Article taken from the Sesquicentennial Souvenir Program published in 1956.
First White Settlers
By Willard L. Lewis
The first white man to settle in this region was William Stewart, one of George Washington's scouts, who established residence on the New Haven side of the Youghiogheny in 1753.
History does not record Stewart as remaining here long, but it was long enough to give the place a name. It became known as Stewart's Crossing and the spot, just north of the new bridge over the river, is yet recognized by that name.
The first permanent white inhabitant was Colonel William Crawford, a personal friend and land-partner of George Washington. He was the father of two girls, Effie and Ann. The former married William McCormick, who came here from Winchester, VA., in 1770. He was the first white settler in Connellsville.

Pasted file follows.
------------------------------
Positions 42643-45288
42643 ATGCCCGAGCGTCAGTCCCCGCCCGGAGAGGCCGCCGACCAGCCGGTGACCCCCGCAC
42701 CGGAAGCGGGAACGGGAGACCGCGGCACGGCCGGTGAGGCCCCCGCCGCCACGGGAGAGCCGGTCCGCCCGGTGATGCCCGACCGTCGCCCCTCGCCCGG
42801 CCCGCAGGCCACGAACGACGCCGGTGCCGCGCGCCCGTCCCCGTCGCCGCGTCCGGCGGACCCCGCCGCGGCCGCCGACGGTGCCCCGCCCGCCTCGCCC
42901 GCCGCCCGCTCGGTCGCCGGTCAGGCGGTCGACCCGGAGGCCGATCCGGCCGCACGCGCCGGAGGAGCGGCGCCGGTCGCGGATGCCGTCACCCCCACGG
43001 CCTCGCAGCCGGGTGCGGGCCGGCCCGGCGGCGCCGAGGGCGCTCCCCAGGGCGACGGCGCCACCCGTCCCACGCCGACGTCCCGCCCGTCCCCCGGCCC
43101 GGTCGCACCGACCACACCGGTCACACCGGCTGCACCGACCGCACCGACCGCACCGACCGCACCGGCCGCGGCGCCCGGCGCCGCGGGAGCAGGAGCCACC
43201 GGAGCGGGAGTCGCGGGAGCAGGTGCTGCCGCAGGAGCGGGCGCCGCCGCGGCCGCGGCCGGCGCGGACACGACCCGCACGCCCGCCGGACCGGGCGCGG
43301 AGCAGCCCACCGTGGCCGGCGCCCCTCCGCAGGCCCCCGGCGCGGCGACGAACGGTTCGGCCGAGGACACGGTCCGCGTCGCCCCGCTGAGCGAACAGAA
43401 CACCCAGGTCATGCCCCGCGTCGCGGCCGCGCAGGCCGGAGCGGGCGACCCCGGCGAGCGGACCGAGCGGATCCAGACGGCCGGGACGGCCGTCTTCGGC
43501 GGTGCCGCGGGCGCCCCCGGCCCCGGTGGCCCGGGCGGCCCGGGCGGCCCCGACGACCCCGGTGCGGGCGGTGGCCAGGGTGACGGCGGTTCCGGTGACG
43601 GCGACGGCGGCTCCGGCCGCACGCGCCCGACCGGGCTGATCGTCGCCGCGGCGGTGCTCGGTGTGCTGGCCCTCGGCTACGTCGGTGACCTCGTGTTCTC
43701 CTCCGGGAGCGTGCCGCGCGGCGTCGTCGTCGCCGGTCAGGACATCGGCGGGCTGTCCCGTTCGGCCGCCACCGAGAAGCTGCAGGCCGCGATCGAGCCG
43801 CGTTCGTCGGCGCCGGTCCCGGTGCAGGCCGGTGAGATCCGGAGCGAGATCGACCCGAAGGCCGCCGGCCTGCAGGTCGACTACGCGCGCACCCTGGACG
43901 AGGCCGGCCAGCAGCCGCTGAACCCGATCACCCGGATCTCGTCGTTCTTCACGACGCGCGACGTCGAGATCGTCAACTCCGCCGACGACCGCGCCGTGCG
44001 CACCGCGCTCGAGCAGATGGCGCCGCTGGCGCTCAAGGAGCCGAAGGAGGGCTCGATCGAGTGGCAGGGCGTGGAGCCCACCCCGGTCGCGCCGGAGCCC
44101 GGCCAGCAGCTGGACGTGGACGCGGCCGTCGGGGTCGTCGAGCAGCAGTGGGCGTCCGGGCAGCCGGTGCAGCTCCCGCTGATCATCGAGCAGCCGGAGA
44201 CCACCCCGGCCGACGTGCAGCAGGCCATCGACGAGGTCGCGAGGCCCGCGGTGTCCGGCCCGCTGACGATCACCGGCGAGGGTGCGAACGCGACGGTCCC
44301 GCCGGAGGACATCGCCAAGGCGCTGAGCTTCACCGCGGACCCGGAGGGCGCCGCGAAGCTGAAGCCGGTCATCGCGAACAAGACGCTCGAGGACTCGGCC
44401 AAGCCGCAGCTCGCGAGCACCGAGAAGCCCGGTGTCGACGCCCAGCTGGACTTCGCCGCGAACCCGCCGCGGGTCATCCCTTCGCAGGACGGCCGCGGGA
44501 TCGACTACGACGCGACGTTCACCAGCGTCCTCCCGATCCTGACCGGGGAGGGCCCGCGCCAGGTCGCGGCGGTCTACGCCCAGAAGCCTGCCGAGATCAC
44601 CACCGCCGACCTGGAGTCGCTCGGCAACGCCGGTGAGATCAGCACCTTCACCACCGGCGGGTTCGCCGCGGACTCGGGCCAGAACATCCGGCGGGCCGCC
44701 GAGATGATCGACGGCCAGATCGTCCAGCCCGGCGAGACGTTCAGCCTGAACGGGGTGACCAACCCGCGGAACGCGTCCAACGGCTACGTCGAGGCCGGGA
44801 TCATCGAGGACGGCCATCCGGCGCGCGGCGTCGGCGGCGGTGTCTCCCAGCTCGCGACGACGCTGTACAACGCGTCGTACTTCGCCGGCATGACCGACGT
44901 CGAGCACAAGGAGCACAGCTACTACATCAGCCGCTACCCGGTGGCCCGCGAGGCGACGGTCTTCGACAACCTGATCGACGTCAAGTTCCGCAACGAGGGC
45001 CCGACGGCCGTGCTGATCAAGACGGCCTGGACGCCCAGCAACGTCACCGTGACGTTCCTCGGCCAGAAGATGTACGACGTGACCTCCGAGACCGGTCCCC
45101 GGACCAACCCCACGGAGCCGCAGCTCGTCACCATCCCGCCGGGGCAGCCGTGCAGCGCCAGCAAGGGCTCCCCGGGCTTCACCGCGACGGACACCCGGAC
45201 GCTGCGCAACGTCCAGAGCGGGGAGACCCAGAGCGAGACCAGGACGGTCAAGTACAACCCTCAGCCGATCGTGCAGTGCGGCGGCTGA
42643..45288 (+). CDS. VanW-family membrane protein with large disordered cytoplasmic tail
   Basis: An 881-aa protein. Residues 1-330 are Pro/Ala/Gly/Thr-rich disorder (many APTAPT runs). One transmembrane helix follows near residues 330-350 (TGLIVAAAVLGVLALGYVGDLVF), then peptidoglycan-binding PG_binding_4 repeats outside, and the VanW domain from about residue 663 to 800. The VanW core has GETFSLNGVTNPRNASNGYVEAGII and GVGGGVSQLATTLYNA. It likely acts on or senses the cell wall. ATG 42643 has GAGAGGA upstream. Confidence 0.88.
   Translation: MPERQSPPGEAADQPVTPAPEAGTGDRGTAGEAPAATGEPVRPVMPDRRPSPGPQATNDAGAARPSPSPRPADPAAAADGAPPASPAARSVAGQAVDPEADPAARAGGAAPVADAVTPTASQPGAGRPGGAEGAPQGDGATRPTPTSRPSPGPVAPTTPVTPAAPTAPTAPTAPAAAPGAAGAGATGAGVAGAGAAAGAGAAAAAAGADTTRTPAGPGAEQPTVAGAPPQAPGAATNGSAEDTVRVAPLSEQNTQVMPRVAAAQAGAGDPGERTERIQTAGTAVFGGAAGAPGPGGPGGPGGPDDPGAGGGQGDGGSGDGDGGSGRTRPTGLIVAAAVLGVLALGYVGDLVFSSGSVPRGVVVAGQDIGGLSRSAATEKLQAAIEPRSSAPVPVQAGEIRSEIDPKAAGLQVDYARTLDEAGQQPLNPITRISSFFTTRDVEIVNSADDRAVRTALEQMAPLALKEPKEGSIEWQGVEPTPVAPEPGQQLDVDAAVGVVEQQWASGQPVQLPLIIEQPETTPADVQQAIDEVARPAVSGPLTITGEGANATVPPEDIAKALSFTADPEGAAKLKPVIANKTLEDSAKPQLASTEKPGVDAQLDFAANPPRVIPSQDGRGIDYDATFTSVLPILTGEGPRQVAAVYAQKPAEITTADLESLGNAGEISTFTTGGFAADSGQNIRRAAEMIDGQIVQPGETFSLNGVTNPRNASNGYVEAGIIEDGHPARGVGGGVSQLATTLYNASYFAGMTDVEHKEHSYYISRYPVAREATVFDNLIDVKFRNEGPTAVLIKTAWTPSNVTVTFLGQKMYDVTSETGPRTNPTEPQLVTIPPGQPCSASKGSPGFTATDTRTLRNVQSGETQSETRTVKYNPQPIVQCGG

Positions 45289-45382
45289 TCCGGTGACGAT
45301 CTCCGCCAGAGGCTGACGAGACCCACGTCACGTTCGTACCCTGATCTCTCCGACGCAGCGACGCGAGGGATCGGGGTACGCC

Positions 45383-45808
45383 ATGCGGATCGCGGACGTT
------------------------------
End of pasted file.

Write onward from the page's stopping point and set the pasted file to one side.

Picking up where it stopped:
Zachariah Connell came here a few years later. For a time he lived with the Crawfords on the New Haven side but in 1778 moved over to the Connellsville side, taking up a tract embracing the old borough limits and designated in the survey as "Mud Island." His first cabin stood a short distance from the riverbanks but he later built a stone house in West Fairview Avenue and resided there until his death in August 13, 1813. His body is buried just east of the city limits, surrounded by graves of a few relatives.